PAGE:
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The Terror: A Novelby Dan Simmons
Synopses & Reviews
The men on board HMS Terror have every expectation of triumph. As part of the 1845 Franklin Expedition, the first steam-powered vessels ever to search for the legendary Northwest Passage, they are as scientifically supported an enterprise as has ever set forth. As they enter a second summer in the Arctic Circle without a thaw, though, they are stranded in a nightmarish landscape of encroaching ice and darkness. Endlessly cold, with diminishing rations, 126 men fight to survive with poisonous food, a dwindling supply of coal, and ships buckling in the grip of crushing ice. But their real enemy is far more terrifying. There is something out there in the frigid darkness: an unseen predator stalking their ship, a monstrous terror constantly clawing to get in.When the expedition's leader, Sir John Franklin, meets a terrible death, Captain Francis Crozier takes command and leads his surviving crewmen on a last, desperate attempt to flee south across the ice. With them travels an Inuit woman who cannot speak and who may be the key to survival, or the harbinger of their deaths. But as another winter approaches, as scurvy and starvation grow more terrible, and as the terror on the ice stalks them southward, Crozier and his men begin to fear that there is no escape. The Terror swells with the heart-stopping suspense and heroic adventure that have won Dan Simmons praise as "a writer who not only makes big promises but keeps them" (Seattle Post-Intelligencer). With a haunting and constantly surprising story based on actual historical events, The Terror is a novel that will chill you to your core.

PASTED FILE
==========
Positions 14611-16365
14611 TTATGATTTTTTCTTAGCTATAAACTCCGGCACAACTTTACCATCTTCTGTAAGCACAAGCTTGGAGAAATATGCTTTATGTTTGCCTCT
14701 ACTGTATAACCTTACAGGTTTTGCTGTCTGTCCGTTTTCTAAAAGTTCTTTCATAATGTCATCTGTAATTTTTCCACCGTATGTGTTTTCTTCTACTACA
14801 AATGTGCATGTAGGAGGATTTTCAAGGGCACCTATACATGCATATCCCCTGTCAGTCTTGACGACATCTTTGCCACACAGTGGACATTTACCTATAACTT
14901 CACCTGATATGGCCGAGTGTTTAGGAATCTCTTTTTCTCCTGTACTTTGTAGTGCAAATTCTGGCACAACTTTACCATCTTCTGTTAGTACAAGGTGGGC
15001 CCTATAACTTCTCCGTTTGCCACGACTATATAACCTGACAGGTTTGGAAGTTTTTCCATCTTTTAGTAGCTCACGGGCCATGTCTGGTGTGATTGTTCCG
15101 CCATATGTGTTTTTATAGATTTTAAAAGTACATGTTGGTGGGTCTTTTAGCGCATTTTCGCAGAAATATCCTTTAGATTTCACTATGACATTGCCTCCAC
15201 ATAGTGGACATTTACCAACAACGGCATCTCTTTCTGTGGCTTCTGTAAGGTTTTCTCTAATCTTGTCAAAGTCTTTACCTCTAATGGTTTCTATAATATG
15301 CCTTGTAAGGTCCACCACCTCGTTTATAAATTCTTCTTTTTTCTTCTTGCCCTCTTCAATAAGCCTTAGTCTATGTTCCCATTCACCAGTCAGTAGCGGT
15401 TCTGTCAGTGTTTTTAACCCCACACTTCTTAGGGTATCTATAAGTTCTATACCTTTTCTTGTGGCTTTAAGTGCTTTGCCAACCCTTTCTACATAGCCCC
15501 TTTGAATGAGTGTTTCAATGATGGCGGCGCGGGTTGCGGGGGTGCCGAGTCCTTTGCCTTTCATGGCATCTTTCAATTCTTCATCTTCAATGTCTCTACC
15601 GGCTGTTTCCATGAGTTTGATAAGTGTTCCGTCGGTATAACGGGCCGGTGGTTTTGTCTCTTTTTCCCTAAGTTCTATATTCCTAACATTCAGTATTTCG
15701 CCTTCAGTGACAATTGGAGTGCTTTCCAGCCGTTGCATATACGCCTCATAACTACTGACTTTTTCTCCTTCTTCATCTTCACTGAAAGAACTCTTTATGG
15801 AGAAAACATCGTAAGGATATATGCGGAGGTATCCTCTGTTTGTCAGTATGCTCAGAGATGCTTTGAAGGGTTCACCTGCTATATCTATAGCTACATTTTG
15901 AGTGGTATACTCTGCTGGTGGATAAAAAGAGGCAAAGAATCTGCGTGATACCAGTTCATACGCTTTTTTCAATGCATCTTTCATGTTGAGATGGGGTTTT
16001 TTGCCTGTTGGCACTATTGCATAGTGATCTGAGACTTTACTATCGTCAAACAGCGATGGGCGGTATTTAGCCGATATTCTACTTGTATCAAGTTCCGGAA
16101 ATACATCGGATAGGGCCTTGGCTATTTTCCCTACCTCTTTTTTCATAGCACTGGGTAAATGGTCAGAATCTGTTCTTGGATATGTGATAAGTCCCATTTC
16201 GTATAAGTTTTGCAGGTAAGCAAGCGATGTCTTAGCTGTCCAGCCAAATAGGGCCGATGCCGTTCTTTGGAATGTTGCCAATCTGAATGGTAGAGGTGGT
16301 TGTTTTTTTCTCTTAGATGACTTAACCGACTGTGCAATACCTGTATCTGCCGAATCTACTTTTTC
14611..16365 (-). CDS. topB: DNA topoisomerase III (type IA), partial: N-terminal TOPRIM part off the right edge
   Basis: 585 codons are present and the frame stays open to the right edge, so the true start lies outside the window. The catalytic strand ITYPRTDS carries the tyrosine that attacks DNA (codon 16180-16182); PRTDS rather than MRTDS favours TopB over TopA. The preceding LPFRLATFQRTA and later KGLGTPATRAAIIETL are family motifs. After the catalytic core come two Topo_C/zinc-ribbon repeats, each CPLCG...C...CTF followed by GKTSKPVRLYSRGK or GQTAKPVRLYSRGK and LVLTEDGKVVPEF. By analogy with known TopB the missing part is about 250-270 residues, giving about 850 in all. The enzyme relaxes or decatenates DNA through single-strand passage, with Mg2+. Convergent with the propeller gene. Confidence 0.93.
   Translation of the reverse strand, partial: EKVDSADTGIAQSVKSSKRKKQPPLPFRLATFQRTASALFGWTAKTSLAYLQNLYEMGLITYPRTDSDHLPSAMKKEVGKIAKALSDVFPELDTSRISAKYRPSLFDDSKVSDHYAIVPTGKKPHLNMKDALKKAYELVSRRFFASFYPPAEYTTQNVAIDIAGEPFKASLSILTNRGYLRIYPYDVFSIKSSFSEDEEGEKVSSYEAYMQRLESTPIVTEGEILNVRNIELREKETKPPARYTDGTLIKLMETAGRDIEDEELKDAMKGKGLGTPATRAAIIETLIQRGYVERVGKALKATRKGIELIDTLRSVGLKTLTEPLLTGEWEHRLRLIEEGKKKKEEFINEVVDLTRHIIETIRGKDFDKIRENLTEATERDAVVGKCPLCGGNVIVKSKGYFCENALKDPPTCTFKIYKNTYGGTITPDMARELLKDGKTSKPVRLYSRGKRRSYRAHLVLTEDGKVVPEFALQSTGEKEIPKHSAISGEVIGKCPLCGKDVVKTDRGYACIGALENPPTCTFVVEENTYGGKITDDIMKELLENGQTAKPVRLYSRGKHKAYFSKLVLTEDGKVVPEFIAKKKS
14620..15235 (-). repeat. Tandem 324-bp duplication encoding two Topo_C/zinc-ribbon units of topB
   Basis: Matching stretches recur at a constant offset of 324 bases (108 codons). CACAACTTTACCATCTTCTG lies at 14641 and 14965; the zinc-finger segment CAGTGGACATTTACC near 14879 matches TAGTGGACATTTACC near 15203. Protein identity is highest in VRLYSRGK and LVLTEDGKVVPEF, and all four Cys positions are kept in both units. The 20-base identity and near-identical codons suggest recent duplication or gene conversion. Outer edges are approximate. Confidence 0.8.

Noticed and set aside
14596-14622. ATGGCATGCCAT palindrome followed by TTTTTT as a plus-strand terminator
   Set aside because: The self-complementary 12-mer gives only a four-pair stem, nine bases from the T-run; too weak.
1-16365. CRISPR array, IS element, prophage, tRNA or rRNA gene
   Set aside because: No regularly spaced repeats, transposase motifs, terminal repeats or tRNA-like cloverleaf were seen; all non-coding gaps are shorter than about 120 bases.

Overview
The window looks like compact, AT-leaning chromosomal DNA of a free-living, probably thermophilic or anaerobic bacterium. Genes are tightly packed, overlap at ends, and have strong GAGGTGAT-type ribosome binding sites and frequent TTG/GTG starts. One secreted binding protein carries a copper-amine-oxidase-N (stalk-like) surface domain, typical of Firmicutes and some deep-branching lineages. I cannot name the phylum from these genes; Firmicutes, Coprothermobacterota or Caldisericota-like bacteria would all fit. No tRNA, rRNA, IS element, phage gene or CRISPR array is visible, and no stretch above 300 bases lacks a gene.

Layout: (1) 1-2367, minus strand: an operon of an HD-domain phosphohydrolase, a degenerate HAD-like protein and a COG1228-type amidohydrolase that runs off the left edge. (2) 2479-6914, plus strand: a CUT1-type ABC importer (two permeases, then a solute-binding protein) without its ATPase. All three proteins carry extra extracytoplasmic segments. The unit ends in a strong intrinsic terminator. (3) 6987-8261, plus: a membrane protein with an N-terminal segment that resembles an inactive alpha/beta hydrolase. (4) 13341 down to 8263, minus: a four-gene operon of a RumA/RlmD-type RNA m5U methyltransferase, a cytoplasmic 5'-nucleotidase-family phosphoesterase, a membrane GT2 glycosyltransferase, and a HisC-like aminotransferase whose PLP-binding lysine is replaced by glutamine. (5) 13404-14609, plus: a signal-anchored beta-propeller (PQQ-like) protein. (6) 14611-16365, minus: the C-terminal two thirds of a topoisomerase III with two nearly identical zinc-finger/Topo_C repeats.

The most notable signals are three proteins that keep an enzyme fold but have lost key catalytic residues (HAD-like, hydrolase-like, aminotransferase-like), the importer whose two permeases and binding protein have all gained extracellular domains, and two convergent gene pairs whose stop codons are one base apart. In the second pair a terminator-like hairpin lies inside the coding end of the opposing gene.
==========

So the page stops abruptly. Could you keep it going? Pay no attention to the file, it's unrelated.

The bestselling author of Ilium and Olympos transforms thetrue story of a legendary Arctic expedition into a thriller worthy ofStephen King or Patrick O'Brian. Their captain's insane vision of a Northwest Passage has kept the crewmenof The Terror trapped in Arctic ice for two years without a thaw. But thereal threat to their survival isn't the ever-shifting landscape of white,the provisions that have turned to poison before they open them, or theship slowly buckling in the grip of the frozen ocean. The real threat iswhatever is out in the frigid darkness, stalking their ship, snatching oneseaman at a time or whole crews, leaving bodies mangled horribly or missingforever. Captain Crozier takes over the expedition after the creature kills itsoriginal leader, Sir John Franklin. Drawing equally on his own strengths asa seaman and the mystical beliefs of the Eskimo woman he's rescued, Croziersets a course on foot out of the Arctic and away from the insatiable beast.But every day the dwindling crew becomes more deranged and mutinous, untilCrozier begins to fear there is no escape from an ever-more-inconceivablenightmare.
Dan Simmons writes with the salty grace and precision of Patrick O'Brian. But in piling supernatural nightmare upon historical nightmare, layering mystery upon mystery, he has produced a turbocharged vision of popular doom. -Men's Journal
Greeted with excited critical praise, this extraordinary novel-inspired by the true story of two ice ships that disappeared in the Arctic Circle during an 1845 expedition-swells with the heart-stopping suspense and heroic adventure that have won Dan Simmons praise as a writer who not only makes big promises but keeps them (Seattle Post-Intelligencer). THE TERROR chills readers to the core.
Brutal, relentless, yet oddly uplifting, THE TERROR is a masterfully chilling work. -Entertainment Weekly
In the hands of a lesser writer than Dan Simmons, THE TERROR might well have dissolved into a series of frigid days and three-dog nights. But Simmons is too good a writer to ignore the real gold in his story-its beleaguered cast. -Bookpage
Guaranteed to have readers pulling their covers up to their noses, THE TERROR will make for a blood-freezing, bedtime read this winter-and any season thereafter. -Pages
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